To put the printing of the Philosophia Naturalis into perspective, of the 93 books printed in Dublin between 1626 and 1650, it was the only one dealing with science (even taking the widest possible sense of the term.) The Boates are cited by Robert Boyle in his Origin of forms and Qualities alongside Lucretius, Bacon and Gassendi as excellent authors who are opposed to Aristotelian ideas.
I’m intrigued by James Ussher, patron of the New Learning, but I haven’t as yet found any more on this side of him in relation to science. This from Renaissance Mathematicus, In defence of the indefensible, explains how the work of Ussher and others like him laid the foundation of both modern history and archaeology.
Running since October 2014, the exhibition James Joyce: Apocalypse and Exile is open on Bloomsday and beyond, to September 2015.
The exhibition explores Joyce’s connection to Marsh’s Library (he read there in October 1902), the references to Marsh’s Library and to books he read there in his writings, and his interest in the Franciscan tradition. The latter includes a connection to the Irish Colleges, specifically those of the Irish Franciscans.
Continue reading “Farback, pitchblack centuries: Joyce amid the Franciscans”
There is a strong flavour of his Gaelic origin in Eriugena’s thought, an unmistakable dash of that Gaelic love of enterprise, fearlessness of consequences, and joy in conflict which can find a field in philosophy and literature as well as in deeds of war and difficult feats of self-devotion. As a thinker he follows without hesitation the lead of reason, not fearing that the end of philosophy could be any other thantruth, though charges of heresy and the thunders of the Church abound. The quality of the race which have made many of its difficulties are yet the qualities which make individual Irishmen, and will yet make the Irish nation great.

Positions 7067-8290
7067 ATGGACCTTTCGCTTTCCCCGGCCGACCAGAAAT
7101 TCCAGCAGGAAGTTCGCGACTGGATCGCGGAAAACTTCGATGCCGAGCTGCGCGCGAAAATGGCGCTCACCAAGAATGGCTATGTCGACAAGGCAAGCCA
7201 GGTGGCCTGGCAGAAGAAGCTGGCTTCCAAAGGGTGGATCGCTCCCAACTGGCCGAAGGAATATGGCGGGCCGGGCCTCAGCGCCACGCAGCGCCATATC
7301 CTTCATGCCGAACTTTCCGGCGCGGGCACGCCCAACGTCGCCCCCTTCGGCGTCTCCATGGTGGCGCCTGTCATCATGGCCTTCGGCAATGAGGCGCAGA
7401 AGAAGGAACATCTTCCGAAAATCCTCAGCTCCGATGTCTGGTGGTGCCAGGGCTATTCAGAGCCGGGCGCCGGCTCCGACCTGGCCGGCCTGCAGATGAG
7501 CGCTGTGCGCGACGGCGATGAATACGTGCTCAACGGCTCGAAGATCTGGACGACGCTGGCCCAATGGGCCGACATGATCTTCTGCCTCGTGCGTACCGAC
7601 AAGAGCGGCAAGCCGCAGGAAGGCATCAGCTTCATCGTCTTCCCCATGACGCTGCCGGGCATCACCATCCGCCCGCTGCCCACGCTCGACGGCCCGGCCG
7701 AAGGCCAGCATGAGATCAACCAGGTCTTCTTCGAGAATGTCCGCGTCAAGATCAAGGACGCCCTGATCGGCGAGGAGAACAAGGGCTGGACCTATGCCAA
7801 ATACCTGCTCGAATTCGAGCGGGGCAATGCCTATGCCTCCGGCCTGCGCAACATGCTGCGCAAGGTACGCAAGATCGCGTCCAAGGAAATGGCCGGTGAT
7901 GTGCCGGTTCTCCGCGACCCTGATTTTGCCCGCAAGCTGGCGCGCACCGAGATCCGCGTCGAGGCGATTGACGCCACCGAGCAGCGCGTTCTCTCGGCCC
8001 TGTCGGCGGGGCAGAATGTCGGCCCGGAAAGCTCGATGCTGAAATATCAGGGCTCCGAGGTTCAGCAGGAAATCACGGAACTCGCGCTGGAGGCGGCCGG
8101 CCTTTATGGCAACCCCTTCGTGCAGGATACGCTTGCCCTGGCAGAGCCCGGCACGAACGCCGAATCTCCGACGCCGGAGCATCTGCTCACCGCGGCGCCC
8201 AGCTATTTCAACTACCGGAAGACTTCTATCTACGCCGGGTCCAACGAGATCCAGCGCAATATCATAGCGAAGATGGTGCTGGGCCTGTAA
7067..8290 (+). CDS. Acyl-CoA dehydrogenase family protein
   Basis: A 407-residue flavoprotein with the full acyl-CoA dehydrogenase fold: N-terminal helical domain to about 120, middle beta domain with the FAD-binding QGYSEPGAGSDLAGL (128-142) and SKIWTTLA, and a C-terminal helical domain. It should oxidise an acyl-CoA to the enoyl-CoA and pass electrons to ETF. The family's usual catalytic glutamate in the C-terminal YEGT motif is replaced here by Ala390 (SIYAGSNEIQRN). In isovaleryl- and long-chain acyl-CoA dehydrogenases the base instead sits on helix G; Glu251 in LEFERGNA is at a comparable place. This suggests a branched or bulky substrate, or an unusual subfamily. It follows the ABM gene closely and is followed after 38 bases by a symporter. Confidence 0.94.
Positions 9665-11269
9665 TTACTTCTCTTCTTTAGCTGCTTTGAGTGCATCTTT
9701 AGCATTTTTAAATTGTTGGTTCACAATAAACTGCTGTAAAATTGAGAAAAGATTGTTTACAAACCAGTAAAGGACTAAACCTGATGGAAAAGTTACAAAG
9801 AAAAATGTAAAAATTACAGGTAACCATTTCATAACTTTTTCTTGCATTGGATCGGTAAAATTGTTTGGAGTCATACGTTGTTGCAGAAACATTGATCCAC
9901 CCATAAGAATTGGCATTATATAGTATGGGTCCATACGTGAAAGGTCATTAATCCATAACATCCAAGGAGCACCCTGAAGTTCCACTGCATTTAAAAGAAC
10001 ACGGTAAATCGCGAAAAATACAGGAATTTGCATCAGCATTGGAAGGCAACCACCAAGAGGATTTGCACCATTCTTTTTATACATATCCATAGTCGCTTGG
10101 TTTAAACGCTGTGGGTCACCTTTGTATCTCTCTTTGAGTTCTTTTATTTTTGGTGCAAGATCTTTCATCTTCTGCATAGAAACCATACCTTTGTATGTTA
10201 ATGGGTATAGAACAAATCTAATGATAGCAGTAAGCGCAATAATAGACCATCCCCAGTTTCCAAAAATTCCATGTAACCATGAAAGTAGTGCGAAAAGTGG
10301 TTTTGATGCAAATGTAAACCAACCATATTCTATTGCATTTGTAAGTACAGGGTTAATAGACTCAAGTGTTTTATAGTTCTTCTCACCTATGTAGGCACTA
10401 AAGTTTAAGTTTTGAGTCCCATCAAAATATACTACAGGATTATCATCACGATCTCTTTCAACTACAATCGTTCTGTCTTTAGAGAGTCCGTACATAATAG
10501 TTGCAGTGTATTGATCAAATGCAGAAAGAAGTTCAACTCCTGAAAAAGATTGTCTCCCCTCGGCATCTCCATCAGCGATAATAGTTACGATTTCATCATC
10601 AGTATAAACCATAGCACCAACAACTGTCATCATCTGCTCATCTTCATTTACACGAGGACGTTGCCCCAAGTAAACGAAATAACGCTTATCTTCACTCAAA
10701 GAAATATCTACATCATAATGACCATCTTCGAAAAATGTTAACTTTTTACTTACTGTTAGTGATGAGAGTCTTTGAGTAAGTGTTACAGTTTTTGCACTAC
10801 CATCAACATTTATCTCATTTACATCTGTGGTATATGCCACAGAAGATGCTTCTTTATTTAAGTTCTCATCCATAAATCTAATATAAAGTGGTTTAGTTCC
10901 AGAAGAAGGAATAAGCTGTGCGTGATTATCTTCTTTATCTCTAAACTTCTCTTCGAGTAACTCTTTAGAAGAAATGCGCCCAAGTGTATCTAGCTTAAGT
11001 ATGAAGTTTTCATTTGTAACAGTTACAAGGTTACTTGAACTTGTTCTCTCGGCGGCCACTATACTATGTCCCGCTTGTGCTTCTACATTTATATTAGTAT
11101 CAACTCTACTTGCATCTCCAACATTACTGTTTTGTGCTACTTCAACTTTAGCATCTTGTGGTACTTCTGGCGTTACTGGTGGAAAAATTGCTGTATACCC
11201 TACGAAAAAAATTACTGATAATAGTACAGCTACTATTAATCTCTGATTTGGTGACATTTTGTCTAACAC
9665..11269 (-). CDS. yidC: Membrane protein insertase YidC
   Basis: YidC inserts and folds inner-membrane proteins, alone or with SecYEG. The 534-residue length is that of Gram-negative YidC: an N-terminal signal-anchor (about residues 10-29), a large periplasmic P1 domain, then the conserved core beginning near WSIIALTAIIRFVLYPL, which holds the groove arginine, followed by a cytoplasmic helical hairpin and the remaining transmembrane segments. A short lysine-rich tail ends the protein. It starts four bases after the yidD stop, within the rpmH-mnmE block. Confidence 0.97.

The Robert Boyle Summer School takes place this year (2015) from June 25th-28th in Lismore Heritage Town, Co Waterford.
This summer school will attract people interested in exploring different aspects of culture. It is not a “scientific conference” but will be of special interest to scientists, engineers, technologists, along with historians, educators and anyone with an interest in the progress of human thought. It will also be accessible to those with no scientific background. As well as talks and discussions, there will be a costumed recreation of Boyle’s most famous experiments, a guided tour of the castle gardens, a visit to St. Carthage’s Cathedral, a chance to enjoy the historic and beautiful Blackwater Valley.
Come and join people with wide interests for a fun interesting break in this beautiful heritage town.
Take advantage of special Early Bird offer of €50 for all talks until June 1st